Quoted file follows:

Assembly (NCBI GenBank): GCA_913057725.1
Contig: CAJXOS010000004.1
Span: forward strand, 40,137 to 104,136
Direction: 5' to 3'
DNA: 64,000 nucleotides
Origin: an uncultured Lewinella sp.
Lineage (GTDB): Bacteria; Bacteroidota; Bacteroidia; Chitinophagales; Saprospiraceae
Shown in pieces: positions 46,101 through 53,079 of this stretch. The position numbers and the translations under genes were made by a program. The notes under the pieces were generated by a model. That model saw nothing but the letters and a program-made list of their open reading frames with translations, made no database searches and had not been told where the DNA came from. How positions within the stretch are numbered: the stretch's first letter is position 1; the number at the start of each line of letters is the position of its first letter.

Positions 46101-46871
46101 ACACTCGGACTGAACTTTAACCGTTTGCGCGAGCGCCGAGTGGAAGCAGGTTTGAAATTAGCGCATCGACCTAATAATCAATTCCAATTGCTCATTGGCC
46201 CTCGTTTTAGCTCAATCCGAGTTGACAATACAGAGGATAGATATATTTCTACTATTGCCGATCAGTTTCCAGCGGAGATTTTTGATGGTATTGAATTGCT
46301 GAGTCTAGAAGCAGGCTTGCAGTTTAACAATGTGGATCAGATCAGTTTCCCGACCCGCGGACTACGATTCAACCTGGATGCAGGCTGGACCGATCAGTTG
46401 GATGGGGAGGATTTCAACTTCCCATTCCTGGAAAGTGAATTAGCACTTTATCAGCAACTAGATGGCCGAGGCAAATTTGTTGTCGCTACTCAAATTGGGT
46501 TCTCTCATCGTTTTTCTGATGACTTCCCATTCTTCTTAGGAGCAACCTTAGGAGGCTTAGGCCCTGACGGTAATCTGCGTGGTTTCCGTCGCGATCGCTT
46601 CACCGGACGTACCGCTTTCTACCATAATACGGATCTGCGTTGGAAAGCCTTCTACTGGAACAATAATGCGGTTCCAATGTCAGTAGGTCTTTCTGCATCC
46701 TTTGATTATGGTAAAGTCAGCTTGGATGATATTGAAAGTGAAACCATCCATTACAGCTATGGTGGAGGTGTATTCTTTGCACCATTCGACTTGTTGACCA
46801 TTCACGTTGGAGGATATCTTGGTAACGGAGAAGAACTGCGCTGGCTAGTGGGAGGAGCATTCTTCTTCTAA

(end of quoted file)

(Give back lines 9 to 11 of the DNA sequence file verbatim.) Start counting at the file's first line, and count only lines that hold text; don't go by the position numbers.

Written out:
Positions 46101-46871
46101 ACACTCGGACTGAACTTTAACCGTTTGCGCGAGCGCCGAGTGGAAGCAGGTTTGAAATTAGCGCATCGACCTAATAATCAATTCCAATTGCTCATTGGCC
46201 CTCGTTTTAGCTCAATCCGAGTTGACAATACAGAGGATAGATATATTTCTACTATTGCCGATCAGTTTCCAGCGGAGATTTTTGATGGTATTGAATTGCT